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Abstract: FR-PO957

Food Insecurity and High Blood Pressure Among Individuals with CKD in West Africa

Session Information

Category: CKD (Non-Dialysis)

  • 2301 CKD (Non-Dialysis): Epidemiology, Risk Factors, and Prevention


  • Neupane, Raghavee, Boston University School of Public Health, Boston, Massachusetts, United States
  • Ilori, Titilayo O., Boston Medical Center, Boston, Massachusetts, United States
  • Zhao, Runqi, Boston Medical Center, Boston, Massachusetts, United States
  • Waikar, Sushrut S., Boston Medical Center, Boston, Massachusetts, United States
  • Kwakyi, Edward Papa Kwabena, University of Ghana School of Medicine and Dentistry, Accra, Greater Accra, Ghana
  • Chern, Jessica, Boston Medical Center, Boston, Massachusetts, United States
  • Ulasi, Ifeoma I., University of Nigeria, Nsukka, Enugu, Nigeria
  • Solarin, Adaobi, Lagos State University Teaching Hospital, Lagos, Lagos, Nigeria
  • Adu, Dwomoa, University of Ghana School of Medicine and Dentistry, Accra, Greater Accra, Ghana
  • Mamven, Manmak, University of Abuja, Abuja, Federal Capital Territory, Nigeria
  • Gbadegesin, Rasheed A., Duke Medicine, Durham, North Carolina, United States

Based on the Diet, CKD, and ApolipoproteinL1 (DCA) study data, this cross-sectional study examines the relationship of food insecurity with estimated glomerular filtration rate (eGFR) and systolic and diastolic blood pressure (SBP and DBP). Very few studies have yet studied these associations in sub-Saharan African populations. Understanding the impact of food insecurity is crucial to guide care for patients with CKD.


We recruited 570 participants with CKD (eGFR < 60mL/min/1.73m2, or albuminuria > 30 mg/g) from 7 centers in the H3Africa Kidney Disease study. We measured food insecurity using a standardized question, “Did you cut meals size/skip meals because there was insufficient money during the past year?”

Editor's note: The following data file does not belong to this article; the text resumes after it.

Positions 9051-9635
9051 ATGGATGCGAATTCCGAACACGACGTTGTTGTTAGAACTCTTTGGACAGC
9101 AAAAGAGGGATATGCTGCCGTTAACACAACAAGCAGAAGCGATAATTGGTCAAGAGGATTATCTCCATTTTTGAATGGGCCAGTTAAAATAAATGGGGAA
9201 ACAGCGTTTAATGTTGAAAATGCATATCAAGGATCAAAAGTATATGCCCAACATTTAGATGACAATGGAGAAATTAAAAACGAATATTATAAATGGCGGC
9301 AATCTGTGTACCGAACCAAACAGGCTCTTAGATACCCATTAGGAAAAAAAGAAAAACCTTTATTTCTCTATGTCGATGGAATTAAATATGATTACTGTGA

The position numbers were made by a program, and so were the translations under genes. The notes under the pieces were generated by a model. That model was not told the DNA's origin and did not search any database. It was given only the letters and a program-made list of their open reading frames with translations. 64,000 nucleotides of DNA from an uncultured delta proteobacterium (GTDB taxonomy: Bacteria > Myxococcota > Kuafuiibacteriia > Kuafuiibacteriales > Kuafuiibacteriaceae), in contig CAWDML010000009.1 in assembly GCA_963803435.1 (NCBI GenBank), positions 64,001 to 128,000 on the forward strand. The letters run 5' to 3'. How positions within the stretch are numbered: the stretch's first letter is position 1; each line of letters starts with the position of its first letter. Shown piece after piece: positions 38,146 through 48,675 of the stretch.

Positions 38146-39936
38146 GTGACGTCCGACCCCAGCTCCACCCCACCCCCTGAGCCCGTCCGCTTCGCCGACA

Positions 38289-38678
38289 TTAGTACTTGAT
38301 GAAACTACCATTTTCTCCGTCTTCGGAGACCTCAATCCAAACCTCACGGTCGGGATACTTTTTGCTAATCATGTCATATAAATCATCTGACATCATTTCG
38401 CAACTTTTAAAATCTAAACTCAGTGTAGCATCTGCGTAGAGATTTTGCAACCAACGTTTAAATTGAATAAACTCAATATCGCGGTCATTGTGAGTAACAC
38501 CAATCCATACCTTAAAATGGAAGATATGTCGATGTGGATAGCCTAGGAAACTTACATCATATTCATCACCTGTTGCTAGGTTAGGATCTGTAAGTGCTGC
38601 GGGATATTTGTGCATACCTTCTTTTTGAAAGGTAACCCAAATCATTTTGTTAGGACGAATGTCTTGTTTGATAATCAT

We used mixed-effect linear regression models with clinical centers as random intercepts. Outcomes were eGFR (CKD-EPI 2009 equation), SBP, and DBP. We analyzed factors associated with food insecurity using logistic regression with a random intercept for the clinical center.


The mean age for our population was 48.7 (SD = 17.5), and 47% were female. The prevalence of food insecurity in the DCA cohort was 28%, with the highest in Southeast Nigeria (69%, p<0.0001). Individuals with CKD stages 3-5 had the lowest prevalence of food insecurity (25%).

The overall study population had no significant association of food insecurity with eGFR, SBP, or DBP (Table 1). Higher BMI (OR: 0.90–0.98, p<0.01), higher education (OR: 0.25–1, p=0.05), and higher income (OR: 0.003–0.38, p=0.01) were all associated with lower odds of food insecurity.


Our study shows a higher prevalence of food insecurity in Southeast Nigeria and a lower prevalence of food insecurity in patients with more advanced CKD. Investigating the true effect of food security on kidney function or cardiovascular disease in sub-Saharan Africa merits further study.

Associations between Food Insecurity, eGFR and Blood Pressure
 Unadjusted ModelFully Adjusted Model*
OutcomeBeta Coefficient (95% CI)p-valueBeta Coefficient (95% CI)p-value
eGFR8.26 (0.37 to 16.23)0.045.51 (-1.09 to 12.00)0.11
Systolic BP0.45 (-4.07 to 4.82)0.841.88 (-2.53 to 6.13)0.40
Diastolic BP1.76 (-1.26 to 4.82)0.262.31 (-0.79 to 5.45)0.15

*Adjusted for age, sex, education, income, smoking, diabetes, obesity, and SBP (for eGFR), Clinical Center as Random Effect


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